I saw Up In the Air yesterday, now that it's been out for something like six months and has garnered a bunch of nominations for some awards show that will probably be both boring and televised. Ever since I saw a preview for it, the movie was on my radar as One To Watch, Ideally In A Theater. Yesterday I did this. That's just how on the ball I am. Anyway, it was very good, and I recommend it to everyone who is not Isaac (As a wise man once said, this movie has naughty language!). George Clooney stars as A Charming Character, and performs his role very well (Who would've thought Clooney could be charming?!?). The performances are all quite good, and the script is great. So, yeah. I'm not a movie critic (As you can probably tell, I'm not really trying), and this is not why I've called you here today. Why have I called you here? Well, I'll tell you, in new paragraph form.
No, why I am writing today is the fact that, w/r/t Up In the Air, I was deceived. You see, Up In the Air has a very intriguing preview, which is only made better by the fact that it is set to 'The Passenger' by Iggy Pop, which is awesome. Not only is it set to this song, Iggy actually (From what I've heard) re-recorded a version of the song specifically for this film. And yet, the song does not appear in the movie. As George Steinbrenner would say, #$!&* the heck?!? Instead, we are treated to a variety of music than can be described nicely as 'twee', about what you'd expect from a production crew that was in some way involved in Juno (I'm too lazy to look up what the exact connection is). Still, I can even see not putting the song in the bulk of the film, as it is a fairly driving piece, which might overwhelm whatever else is happening on-screen at the time (Not that it does this in the previews, but let's be charitable here). But, then, isn't that what the ending credits are for? Not in this case, as halfway through the credits the song playing ends, giving us a perfect moment to bring on the Iggy. Instead, we are treated to some crappy acoustic number evidently recorded by Fisher Price™ tape recorder, closing things out on a bit of an anticlimax.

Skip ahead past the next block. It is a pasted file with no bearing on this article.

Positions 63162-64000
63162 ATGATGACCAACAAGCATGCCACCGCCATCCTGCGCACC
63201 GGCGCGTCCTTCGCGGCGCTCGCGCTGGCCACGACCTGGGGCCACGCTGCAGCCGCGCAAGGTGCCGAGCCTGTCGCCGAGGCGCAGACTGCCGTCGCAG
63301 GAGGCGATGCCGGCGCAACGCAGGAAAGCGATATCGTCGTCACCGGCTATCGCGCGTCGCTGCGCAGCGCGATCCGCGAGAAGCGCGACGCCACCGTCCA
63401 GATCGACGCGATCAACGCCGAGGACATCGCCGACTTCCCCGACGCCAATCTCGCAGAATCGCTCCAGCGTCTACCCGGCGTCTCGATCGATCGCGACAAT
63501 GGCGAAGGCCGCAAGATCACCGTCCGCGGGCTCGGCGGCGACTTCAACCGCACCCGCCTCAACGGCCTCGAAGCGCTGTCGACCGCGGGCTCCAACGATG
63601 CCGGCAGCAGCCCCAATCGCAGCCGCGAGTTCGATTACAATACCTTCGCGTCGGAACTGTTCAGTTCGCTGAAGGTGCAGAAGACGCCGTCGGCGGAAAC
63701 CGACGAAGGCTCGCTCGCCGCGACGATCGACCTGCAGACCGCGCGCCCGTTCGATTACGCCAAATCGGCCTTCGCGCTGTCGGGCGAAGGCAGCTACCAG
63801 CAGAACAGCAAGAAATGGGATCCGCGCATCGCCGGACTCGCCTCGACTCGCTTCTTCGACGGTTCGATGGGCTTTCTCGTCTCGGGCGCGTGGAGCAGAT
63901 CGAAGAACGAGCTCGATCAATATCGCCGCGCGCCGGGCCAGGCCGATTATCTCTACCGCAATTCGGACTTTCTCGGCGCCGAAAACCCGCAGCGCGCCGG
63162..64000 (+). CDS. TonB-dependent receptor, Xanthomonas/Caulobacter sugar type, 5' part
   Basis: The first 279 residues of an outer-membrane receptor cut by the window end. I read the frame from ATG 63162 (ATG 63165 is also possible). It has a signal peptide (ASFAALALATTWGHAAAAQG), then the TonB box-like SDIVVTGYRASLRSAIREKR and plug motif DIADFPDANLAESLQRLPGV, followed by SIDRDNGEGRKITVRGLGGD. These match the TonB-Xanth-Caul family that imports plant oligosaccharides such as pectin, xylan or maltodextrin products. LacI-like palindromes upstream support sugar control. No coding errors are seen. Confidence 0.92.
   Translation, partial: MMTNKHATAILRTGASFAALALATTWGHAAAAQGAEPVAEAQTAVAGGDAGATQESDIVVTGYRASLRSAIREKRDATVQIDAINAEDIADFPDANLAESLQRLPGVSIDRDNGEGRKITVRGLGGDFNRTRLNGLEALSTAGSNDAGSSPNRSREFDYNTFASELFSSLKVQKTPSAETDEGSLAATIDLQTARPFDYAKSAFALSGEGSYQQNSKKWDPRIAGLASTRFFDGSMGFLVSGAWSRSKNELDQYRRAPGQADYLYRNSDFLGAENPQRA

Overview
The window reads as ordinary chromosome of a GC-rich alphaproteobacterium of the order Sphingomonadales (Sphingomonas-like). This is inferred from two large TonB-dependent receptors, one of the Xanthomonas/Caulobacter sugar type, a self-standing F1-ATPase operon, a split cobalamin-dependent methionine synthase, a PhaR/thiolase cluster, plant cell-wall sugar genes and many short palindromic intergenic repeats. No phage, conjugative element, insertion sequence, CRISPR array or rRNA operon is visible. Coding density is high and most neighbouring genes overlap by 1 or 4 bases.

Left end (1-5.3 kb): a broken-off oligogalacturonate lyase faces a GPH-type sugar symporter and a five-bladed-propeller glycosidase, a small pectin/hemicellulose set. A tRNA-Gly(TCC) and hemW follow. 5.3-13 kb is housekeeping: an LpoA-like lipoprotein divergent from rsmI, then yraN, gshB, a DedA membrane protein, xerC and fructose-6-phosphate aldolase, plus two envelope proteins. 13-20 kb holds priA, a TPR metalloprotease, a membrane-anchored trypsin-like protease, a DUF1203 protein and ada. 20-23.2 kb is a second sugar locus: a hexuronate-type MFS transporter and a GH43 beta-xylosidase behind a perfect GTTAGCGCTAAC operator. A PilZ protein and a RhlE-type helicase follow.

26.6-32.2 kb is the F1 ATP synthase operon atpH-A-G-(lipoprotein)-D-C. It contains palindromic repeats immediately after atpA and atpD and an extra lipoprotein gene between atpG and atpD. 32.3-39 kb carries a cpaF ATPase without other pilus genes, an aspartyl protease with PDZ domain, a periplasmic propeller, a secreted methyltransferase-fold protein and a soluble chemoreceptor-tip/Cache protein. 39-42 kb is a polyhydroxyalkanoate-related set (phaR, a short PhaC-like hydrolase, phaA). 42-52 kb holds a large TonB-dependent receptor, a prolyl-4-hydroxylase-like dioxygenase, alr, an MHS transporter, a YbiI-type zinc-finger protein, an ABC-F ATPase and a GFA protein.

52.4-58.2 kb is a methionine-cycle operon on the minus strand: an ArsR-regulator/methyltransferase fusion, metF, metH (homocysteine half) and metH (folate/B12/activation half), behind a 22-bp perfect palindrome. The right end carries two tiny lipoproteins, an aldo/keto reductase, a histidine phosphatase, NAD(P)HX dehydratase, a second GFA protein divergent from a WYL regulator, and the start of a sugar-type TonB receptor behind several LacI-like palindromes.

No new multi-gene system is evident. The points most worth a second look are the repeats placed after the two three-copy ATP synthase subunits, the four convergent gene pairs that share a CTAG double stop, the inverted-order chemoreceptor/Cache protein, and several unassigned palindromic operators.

Most troublingly, this is not the first time this has happened to me in the last year. I'd estimate I go to see somewhere between one and two movies in the theater annually, and the last two have now played this exact same deceitful sleight of hand on me. The other film in question is Where the Wild Things Are, a movie whose trailer was set to a rerecording of The Arcade Fire's stunning Wake Up, a song which perfectly fit the mood and got me so amped up that you'd think it was a motivational speech by Rex Ryan. And then, again, not present in the movie. Lame. So what gives, filmmakers? Yes, your movies are good (At least the ones I bother to see. I suspect Tooth Fairy, starring Dwayne Johnson (a.k.a. The Rock) will not be on the level of Citizen Kane). But why the lying? Why must you pull the old Three-Card Monte in your previews? Because I give you my word that, if I find a certain combination of music and imagery exhilarating on the small screen, I will not suddenly be put to sleep when I see it on a screen the size of my apartment. In fact, it might even be better. At the least, it will be bigger and louder, which I thought was what Hollywood did these days.